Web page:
The Dutch association Clean2Antarctica supports a zero waste lifestyle by promoting the development of sustainable alternatives to our current ways of life. To encourage people to see the powers of 3D printing technologies for sustainability, the association partnered with people with the expertise necessary to imagine the Solar Voyager. The vehicle is electric and constructed largely of recycled plastic waste. All the materials of this all-terrain vehicle were found by young urban miners. They collected plastic waste on the streets of their hometowns or collected them from waste bins to make the 3D printed body of the vehicle. The founders of Clean2Antartica took the vehicle, powered by the sun, on an expedition to the South Pole in Antarctica. The meaning was obvious: Antarctica contains 90% of the world’s ice and belongs to no one making it a zero waste place. In other words, no better place to take the Solar Voyager to raise awareness.
12. Upprinting Food : Food waste converted into delicious 3D printed snacks
Mass production of food has only exacerbated the issue of food waste; it happens all along the food chain during processing, distribution and finally consumption. A young entrepreneur from the Netherlands, Elzelinde van Doleweerd realised the issue and developed a process that recycles food that would otherwise be wasted. Because of her project’s success, she started the company Upprinting Food that produces 3D printed snacks from food waste. For example, using old bread she developed a food paste that could be 3D printed into a tastier alternative. By making a paste out of the food and storing it in sealed containers, the food doesn’t run the issue of being exposed to air and going bad. Upprinting Food is currently working on a project in China where the issue of food waste is particularly high, notably for rice. Finally, her creations are also very unique and elegant, cleverly disguising the origin of the food.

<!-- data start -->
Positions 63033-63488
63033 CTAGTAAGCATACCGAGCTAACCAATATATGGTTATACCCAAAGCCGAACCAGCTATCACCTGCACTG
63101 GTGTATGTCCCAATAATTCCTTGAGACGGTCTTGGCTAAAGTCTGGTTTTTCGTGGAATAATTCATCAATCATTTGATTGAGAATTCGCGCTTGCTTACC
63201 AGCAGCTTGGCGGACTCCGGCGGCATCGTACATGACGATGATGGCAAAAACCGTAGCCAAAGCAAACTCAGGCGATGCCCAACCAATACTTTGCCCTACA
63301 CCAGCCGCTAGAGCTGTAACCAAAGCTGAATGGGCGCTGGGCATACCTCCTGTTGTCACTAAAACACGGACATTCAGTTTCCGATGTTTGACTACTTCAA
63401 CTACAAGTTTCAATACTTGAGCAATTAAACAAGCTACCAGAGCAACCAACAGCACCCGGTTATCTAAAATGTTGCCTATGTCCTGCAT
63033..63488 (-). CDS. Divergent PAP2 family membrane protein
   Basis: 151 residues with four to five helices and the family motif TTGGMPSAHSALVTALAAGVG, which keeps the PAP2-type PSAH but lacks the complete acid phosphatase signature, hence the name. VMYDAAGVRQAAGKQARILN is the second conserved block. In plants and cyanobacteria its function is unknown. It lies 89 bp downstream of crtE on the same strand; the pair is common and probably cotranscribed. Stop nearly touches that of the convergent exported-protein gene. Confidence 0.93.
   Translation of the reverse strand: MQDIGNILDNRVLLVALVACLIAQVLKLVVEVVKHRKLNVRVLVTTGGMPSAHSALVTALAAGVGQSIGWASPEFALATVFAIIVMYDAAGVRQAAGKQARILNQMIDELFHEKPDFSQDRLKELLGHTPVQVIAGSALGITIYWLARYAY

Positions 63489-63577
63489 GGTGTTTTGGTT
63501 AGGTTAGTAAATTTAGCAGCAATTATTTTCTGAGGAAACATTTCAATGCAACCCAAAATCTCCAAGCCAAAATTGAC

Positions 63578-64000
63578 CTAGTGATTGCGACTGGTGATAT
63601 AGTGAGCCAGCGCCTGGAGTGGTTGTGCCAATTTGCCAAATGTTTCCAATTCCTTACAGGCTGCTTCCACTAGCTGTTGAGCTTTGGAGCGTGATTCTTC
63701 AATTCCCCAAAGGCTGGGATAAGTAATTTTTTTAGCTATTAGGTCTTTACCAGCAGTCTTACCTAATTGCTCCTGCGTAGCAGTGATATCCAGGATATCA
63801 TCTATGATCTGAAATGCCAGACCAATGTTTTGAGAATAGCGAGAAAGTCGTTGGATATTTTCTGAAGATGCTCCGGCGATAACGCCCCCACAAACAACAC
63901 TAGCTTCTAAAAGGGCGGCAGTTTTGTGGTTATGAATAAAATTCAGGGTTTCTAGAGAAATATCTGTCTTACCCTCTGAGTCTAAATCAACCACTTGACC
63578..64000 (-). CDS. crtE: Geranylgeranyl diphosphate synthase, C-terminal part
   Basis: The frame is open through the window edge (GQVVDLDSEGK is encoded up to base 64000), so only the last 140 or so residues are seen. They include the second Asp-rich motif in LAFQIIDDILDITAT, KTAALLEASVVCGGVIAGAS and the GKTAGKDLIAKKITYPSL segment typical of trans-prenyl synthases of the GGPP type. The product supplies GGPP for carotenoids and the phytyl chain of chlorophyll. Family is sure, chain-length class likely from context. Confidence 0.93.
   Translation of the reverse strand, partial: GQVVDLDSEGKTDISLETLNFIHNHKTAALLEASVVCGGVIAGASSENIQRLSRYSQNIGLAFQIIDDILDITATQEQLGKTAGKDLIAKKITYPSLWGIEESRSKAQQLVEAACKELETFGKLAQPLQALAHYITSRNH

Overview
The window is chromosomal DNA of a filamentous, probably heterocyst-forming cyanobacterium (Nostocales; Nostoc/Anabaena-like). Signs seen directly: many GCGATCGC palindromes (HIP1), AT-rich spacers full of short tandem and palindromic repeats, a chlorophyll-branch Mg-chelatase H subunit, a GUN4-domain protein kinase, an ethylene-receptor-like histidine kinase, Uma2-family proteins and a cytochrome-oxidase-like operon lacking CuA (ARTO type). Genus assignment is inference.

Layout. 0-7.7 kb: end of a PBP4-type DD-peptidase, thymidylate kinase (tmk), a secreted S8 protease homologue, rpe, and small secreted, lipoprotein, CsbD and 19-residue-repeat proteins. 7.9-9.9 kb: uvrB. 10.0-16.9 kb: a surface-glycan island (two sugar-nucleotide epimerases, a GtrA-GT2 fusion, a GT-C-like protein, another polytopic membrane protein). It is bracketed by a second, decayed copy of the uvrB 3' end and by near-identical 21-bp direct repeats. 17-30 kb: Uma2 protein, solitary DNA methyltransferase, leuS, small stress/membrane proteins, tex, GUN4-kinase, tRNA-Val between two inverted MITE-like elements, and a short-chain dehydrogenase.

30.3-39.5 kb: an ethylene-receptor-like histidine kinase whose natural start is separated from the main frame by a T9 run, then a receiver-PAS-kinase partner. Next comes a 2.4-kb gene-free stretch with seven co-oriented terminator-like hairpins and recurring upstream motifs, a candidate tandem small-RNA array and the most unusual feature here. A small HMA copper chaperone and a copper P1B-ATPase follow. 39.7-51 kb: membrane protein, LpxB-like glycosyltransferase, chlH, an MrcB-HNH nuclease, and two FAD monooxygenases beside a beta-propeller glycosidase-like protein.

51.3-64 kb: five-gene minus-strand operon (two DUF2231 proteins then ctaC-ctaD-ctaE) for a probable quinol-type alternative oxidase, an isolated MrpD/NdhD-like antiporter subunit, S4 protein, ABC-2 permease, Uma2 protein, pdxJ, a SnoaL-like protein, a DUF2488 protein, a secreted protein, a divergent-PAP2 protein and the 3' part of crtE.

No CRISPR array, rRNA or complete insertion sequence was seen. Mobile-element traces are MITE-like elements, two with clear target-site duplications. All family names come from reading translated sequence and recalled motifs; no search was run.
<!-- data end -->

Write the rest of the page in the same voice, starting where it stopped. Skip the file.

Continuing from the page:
What do you think about these 12 initiatives? Let us know in a comment below or on our Facebook and Twitter pages! Sign up for our free weekly Newsletter here, the latest 3D printing news straight to your inbox!